4 Tips To Help You Achieve Your New Year’s Resolution

4 Tips To Help You Achieve Your New Year’s Resolution

It's not too early to start thinking about it.

Gretchen Rubin

It may seem early to be thinking about resolutions, but now may be the best time to prepare yourself for them. Last December, I decided to give up coffee. I gave up drinking soda when I was 15-years-old and thought it was time to quit coffee before I was an official addict. Although it hasn’t been completely easy, giving myself time to say goodbye to coffee helped. I’ve stuck to my New Year’s resolution with these four useful tips.

1. Take Time To Think About An Important Goal

When asked about resolutions, many people automatically mention: weight, happiness, success, love, etc. But resolutions and goals should be tailored to each person. Everyone is different in various aspects. Your resolution should reflect you as a person and it should be important to you because if it’s not, you most likely won’t stick to it.

2. Be Aware Of Your Actions

It’s simple to tell your family and friends your resolution(s) but it’s easier said than done. The first few days after making any commitment, be aware of how you behave. People are accustomed to routines. It’s easy to find yourself acting in a certain way because your brain automatically does it. But in order to stick to your goals, pay close attention to yourself.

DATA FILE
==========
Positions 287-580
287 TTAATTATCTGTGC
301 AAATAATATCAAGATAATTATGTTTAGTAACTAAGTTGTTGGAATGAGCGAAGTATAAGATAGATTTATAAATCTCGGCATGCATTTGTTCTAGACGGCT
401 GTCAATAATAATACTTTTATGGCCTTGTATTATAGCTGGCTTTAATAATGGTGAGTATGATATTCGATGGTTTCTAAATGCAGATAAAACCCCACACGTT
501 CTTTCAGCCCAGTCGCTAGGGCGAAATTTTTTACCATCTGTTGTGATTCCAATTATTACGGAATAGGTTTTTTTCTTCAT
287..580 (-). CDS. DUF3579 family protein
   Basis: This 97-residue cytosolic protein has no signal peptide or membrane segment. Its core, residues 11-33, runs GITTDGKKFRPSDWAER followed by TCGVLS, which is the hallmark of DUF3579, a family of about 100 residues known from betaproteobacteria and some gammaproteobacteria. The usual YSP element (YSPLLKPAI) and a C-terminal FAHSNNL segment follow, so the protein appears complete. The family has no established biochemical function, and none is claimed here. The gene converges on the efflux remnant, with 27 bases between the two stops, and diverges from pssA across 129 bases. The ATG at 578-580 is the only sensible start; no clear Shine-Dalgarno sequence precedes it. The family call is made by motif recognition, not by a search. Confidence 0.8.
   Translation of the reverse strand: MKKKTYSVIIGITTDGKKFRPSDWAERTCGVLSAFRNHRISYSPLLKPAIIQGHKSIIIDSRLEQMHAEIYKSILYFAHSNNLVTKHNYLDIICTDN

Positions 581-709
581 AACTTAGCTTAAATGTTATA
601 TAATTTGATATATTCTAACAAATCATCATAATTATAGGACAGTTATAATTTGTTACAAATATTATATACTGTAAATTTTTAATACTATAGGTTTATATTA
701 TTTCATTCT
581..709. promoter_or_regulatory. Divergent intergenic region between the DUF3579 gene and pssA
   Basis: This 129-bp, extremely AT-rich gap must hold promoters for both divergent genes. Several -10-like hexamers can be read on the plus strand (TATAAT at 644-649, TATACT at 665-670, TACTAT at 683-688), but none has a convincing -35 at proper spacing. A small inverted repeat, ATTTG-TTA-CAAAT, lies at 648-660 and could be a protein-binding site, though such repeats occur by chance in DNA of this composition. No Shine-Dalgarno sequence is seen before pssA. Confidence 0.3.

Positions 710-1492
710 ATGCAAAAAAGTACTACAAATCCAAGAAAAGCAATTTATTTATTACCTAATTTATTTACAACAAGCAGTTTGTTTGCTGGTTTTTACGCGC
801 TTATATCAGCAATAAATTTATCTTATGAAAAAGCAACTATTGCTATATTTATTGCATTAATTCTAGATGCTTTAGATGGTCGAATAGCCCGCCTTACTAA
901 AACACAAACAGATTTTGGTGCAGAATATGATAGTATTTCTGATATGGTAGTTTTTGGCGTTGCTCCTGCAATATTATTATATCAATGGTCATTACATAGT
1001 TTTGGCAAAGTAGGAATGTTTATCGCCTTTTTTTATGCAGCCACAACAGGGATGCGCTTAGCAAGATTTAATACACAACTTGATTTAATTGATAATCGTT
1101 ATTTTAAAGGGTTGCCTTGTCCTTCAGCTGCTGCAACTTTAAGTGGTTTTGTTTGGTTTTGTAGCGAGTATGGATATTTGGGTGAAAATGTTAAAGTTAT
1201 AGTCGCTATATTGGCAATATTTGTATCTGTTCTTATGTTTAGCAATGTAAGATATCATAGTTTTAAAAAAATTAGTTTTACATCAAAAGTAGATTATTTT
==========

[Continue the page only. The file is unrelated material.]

On the first day after quitting coffee, I habitually made myself coffee but I caught myself and didn’t drink it. I was surprised at myself but I quickly broke that habit.

3. Don’t Be Afraid To Remind Yourself

If you think you’re about to break, remind yourself why you made the resolution in the first place. You could be in the heat of the moment and forget about your goal, but it won’t feel great afterwards when you’ve processed what you’ve done. Instead of trying to jump back on the bandwagon, constantly remind yourself why you made your resolution and the importance of it in the long run.

4. Find An Alternative

Whether you’re eating healthier, exercising more or taking better care of your mental health, finding alternatives is helpful. You can find a healthier version of your favorite snack. You can choose to take up an old sport you used to love or discover a new hobby. You can also begin talking positively about others to help combat negative thoughts. Whatever your resolution may be, there is always an alternative that can make the transition easier.

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